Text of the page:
Oleo Strut (coffeehouse)

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The Oleo Strut was a GI Coffeehouse located in Killeen, Texas, from 1968 to 1972.[1] Like its namesake, a shock absorber in the landing gear of most large aircraft and many smaller ones, the Oleo Strut’s purpose was to help GIs land softly.[2] Upon returning from Vietnam to Fort Hood, shell-shocked soldiers found solace amongst the Strut’s regulars, mostly fellow soldiers and a few civilian sympathizers. The GIs turned the Oleo Strut into one of Texas’s anti-war headquarters, publishing an underground anti-war newspaper, organizing boycotts, setting up a legal office, and leading peace marches.[3]

The coffeehouse was an organizing center for the support of the Fort Hood 43, a group of Black soldiers who had been disciplined for refusing to perform riot control duty at the Democratic National Convention in Chicago.[4][5][6]

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References[edit]

  1. ^ Estados Unidos. Congress. House. Committee on Internal Security (1972). Hearings Before the Committee on Internal Security, Ninety-second Congress, Second Session. 1972. U.S. Government Printing Office.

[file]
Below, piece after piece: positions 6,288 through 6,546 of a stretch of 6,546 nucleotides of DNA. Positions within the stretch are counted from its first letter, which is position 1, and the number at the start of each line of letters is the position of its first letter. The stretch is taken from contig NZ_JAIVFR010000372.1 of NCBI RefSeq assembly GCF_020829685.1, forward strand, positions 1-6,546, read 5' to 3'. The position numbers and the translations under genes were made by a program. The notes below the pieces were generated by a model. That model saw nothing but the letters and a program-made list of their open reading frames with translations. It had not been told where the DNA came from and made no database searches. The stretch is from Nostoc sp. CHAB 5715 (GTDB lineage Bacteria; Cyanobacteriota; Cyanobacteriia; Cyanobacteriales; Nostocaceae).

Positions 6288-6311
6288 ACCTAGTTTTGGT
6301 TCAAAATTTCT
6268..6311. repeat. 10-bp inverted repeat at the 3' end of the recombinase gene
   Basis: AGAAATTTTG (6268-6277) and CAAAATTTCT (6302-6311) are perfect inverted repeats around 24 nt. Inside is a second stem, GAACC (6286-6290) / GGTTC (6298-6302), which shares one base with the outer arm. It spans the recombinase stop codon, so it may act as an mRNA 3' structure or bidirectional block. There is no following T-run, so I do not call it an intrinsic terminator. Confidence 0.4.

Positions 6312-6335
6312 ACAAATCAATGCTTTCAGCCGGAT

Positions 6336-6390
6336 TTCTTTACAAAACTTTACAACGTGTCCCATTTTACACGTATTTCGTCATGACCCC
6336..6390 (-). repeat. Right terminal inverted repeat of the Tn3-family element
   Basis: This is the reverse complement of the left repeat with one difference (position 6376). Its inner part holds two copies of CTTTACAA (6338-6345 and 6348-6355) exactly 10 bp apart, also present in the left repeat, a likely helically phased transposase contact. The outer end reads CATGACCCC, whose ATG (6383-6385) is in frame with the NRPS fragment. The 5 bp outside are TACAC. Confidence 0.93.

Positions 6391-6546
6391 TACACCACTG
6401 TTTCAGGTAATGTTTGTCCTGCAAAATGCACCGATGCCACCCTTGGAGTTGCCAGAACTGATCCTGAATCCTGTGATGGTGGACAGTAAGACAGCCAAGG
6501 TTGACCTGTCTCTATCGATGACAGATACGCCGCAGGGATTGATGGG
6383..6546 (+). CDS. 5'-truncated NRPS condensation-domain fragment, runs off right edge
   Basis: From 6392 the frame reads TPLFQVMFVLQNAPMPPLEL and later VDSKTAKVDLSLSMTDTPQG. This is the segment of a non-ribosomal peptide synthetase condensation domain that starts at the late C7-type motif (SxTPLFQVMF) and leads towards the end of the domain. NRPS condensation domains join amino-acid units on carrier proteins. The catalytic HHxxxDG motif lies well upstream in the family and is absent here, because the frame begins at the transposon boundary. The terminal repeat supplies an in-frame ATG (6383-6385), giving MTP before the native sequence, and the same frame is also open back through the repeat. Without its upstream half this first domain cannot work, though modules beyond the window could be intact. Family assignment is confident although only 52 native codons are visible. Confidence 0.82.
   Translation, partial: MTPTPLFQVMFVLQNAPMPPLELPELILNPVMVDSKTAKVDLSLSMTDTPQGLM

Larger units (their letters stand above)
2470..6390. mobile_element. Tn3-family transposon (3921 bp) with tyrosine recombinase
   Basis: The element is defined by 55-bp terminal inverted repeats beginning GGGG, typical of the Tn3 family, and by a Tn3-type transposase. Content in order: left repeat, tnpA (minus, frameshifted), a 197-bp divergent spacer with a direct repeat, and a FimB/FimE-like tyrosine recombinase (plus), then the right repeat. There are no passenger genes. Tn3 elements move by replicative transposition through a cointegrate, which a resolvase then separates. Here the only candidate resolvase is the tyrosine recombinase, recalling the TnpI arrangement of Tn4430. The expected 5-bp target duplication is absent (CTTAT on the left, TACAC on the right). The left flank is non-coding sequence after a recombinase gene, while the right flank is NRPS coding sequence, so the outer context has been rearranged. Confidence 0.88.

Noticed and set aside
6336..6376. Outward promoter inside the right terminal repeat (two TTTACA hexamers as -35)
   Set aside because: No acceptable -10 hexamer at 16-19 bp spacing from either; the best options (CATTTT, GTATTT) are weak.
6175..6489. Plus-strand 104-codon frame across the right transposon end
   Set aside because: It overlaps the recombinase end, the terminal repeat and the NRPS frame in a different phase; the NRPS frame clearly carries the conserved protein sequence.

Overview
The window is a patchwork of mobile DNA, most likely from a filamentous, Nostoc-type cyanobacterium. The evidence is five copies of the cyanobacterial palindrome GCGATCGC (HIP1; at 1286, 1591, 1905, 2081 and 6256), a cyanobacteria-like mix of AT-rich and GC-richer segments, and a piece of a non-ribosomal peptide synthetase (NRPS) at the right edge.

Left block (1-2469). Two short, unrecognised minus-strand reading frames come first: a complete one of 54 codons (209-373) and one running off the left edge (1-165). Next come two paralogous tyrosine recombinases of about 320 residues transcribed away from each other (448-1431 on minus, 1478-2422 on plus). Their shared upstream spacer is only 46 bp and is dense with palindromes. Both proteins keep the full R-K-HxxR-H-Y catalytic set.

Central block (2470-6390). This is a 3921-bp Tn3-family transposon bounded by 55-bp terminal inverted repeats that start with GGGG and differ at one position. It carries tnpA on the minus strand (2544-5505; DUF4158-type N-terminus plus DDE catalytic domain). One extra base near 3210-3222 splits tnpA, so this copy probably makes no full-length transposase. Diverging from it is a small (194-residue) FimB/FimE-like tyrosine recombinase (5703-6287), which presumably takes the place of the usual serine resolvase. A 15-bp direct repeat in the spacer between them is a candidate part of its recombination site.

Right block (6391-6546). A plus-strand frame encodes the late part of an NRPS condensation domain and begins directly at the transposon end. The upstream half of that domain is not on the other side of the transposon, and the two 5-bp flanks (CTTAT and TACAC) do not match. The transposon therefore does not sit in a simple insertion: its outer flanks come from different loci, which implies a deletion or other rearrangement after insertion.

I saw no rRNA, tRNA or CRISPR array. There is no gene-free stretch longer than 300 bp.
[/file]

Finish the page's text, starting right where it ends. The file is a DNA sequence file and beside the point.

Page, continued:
2. ^ https://www.npr.org/sections/thesalt/2016/07/25/485227943/if-war-is-hell-then-coffee-has-offered-u-s-soldiers-some-salvation
  3. ^ H. Bruce Franklin (September 2001). Vietnam and Other American Fantasies. Univ of Massachusetts Press. pp. 107–. ISBN 1-55849-332-8.
  4. ^ David L. Parsons (13 March 2017). Dangerous Grounds: Antiwar Coffeehouses and Military Dissent in the Vietnam Era. University of North Carolina Press. pp. 45–. ISBN 978-1-4696-3202-5.
  5. ^ https://www.nytimes.com/2018/01/09/opinion/coffee-cafes-vietnam-war.html
  6. ^ Jonathan Neale (2001). The American War: Vietnam 1960-1975. Bookmarks. ISBN 978-1-898876-67-0.

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